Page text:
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Hoosac Valley Gets Grant for Farm-to-School Program

By Jack GuerinoiBerkshires Staff
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CHESHIRE, Mass. — Hoosac Valley High School is the recipient of a grant that will allow it to convert its abandoned tennis courts into a school garden and outdoor classroom.
 
Teachers Lindsay McGinnis and Amanda Brooks-Clemeno presented their plans for the Cornerstone Grown Project farm-to-school program to the School Committee on Monday night.
 
"I have worked in other programs before where we have built gardens and it has made such a huge difference in making a connection between students and food and also academic behavior for the positive," Brooks-Clemeno said.
 
Brooks-Clemeno said Hoosac Valley was one of four recipients of a $25,000 Henry P. Kendall Foundation grant to seed the program. She said the grant process took about a year and eight schools applied. 
 
McGinnis said they will partner with the Wood Technology and Timber Framing class and, over the next few years, students will build the infrastructure needed to run the program. She said they will expend $14,000 from the grant to build three greenhouses, two supply sheds, ten raised beds, and a sheltered outdoor classroom.
 
"We wanted to involve the students on a lot of different levels not just growing food," she said. "So they would be able to eat healthily but we wanted them to build it, we wanted them to make choices of what is going to go into it so they are getting their hands dirty."
 
McGinnis said much of the produce will be turned over to the cafeteria directly connecting food grown by students to other students and creating healthy local food options in the district.
 
She said through summer programming and utilizing a student intern they plan to sell their yield at local farmers markets to help support the program.
 
"They will be part of the community and represent Cornerstone Grown and bring the proceeds back," she said. "So every year we can reinvest into the garden and buy whatever we needed from seeds...soil and supplies."
 
McGinnis said the funding is scheduled to last two years so sustainability is a question. She said they plan to solicit more grant opportunities and tap the community for support. This with potential profits from farmer's market sales will hopefully sustain the program for years to come. 
 
Adams Community Bank also gave Hoosac Valley Elementary School a $750 donation. The money will be split between the grade levels at the school and will go toward purchasing school supplies.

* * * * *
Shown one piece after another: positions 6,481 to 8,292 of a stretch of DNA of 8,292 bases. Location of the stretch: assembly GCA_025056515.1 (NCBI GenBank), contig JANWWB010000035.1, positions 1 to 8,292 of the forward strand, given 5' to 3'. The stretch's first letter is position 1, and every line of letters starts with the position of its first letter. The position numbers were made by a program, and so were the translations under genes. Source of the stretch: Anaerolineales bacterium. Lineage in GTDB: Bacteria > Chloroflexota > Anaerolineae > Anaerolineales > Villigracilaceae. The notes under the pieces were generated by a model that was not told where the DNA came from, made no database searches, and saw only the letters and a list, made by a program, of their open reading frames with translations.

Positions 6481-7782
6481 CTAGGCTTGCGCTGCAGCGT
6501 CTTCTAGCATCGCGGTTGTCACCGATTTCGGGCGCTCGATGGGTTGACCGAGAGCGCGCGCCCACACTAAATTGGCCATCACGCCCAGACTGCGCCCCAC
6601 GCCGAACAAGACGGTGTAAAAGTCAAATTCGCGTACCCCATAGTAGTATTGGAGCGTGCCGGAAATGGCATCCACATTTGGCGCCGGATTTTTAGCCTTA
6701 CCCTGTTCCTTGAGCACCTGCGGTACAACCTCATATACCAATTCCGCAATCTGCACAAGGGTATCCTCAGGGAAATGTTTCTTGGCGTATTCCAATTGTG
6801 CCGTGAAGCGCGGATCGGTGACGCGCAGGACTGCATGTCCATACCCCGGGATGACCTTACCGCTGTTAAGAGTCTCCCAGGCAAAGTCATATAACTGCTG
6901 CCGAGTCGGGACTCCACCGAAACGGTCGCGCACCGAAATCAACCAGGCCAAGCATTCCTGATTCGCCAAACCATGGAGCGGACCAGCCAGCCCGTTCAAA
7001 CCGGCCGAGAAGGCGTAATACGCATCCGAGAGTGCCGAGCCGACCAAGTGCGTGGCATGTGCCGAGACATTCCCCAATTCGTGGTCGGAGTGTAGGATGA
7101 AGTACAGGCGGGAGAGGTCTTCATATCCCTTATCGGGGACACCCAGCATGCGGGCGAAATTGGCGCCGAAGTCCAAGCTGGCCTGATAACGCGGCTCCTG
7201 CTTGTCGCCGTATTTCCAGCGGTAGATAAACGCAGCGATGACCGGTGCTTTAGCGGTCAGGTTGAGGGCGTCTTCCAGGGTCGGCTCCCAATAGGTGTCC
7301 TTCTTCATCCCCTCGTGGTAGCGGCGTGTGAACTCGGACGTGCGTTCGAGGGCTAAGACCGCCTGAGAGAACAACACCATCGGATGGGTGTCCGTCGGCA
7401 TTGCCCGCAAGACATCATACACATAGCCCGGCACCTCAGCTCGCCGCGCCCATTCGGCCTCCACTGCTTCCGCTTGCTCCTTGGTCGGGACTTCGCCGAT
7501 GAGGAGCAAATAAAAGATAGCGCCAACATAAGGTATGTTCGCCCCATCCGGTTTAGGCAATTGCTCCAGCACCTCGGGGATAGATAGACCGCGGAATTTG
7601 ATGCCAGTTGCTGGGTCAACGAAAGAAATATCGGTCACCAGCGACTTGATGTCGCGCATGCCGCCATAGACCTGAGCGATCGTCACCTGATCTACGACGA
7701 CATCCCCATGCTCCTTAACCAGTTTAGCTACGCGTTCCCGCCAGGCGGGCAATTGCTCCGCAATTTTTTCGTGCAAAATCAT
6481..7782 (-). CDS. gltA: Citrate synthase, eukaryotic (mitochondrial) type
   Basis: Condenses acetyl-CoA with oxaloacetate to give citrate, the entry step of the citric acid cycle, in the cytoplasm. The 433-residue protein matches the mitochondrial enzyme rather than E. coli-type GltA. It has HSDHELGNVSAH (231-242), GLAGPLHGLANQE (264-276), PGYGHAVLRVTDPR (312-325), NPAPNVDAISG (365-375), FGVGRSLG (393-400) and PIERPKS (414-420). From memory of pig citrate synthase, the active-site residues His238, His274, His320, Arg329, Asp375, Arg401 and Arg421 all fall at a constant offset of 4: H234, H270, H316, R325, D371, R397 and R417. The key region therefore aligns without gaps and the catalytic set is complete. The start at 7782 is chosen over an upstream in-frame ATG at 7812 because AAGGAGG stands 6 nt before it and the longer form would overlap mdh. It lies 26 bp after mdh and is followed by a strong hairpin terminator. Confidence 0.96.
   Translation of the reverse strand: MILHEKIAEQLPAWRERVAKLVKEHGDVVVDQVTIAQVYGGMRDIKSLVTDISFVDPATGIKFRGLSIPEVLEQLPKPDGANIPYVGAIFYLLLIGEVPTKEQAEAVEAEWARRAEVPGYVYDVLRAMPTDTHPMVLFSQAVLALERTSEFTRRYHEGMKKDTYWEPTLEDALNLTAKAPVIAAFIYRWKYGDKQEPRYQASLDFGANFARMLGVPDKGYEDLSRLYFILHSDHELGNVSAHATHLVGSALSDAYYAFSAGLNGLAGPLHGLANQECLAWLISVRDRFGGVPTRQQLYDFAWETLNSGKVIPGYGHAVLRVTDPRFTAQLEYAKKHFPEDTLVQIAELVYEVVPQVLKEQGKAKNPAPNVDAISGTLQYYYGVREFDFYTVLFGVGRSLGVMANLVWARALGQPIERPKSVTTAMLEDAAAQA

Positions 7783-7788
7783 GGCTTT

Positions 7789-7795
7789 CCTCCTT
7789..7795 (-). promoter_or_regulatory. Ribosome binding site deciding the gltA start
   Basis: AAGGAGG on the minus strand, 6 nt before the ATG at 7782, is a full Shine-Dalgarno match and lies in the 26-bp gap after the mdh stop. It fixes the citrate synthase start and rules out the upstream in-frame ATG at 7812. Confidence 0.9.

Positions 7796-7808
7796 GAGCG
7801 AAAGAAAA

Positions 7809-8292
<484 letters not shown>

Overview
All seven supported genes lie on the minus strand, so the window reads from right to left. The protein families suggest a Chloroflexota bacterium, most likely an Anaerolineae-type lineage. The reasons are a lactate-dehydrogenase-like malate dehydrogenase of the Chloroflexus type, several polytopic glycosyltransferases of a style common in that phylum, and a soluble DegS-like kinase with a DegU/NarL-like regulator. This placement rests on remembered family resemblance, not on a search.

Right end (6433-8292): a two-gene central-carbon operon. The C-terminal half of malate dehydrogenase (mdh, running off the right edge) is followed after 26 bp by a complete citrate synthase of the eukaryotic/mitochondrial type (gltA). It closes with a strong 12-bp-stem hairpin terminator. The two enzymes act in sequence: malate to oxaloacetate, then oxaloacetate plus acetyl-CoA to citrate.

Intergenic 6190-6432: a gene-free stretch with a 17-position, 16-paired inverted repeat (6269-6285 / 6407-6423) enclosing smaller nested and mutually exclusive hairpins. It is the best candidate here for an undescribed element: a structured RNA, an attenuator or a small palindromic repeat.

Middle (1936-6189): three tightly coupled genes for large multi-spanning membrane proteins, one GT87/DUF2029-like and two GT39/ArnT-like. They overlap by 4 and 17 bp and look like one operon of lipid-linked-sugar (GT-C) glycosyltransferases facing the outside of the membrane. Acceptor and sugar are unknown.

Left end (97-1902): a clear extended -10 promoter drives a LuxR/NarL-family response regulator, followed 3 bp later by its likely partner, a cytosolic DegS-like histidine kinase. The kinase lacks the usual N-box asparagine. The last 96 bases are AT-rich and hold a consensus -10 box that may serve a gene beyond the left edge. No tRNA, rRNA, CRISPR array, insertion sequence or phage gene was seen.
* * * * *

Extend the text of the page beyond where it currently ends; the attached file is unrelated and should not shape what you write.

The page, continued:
"We figured that was the best way to spread it out so all students could benefit," Superintendent Aaron Dean said 

Tags: farming,   HVHS,   school garden,   

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Catering Company Selected as Greylock Glen Food Vendor

By Tammy DanielsiBerkshires Staff
ADAMS, Mass. — The Selectmen on Wednesday voted to enter negotiations with an Agawam catering company to operate food service at the Greylock Glen's outdoor center. 
 
Chez Hospitality Group LLC submitted the only proposal to run the center's cafe and provisions offerings. 
 
"We are a hospitality group that is rooted in management agreements chiefly with municipalities throughout Connecticut and Massachusetts," said Mark Sparks, general manager and principal. "We've had a lot of enjoyment in working and partnering with municipalities. ...
 
"We're excited to potentially partner and think this is a great opportunity to join in the ground floor, to kind of have a white canvas and see what we can make this."
 
The company's portfolio includes concessionaire work with golf courses and beaches, catering for organizations such as the University of Connecticut and Amazon, and social catering for weddings and corporate events. CHG has catered a number of events in the Berkshires, including at Ski Butternut.
 
Sparks is initially proposing a slow ramp up with grab 'n' go sandwiches, salads, snacks and protein packs and shakes; made-to-order counter items; and preordered packages such as picnics and boxed lunches. There are some future ideas such as theme nights, tastings, catering and specialty events. 
 
CHG would also seek a beer and wine license and, according to its proposal, is willing to discuss the advantage and disadvantages of a full liquor license with the town. 
 
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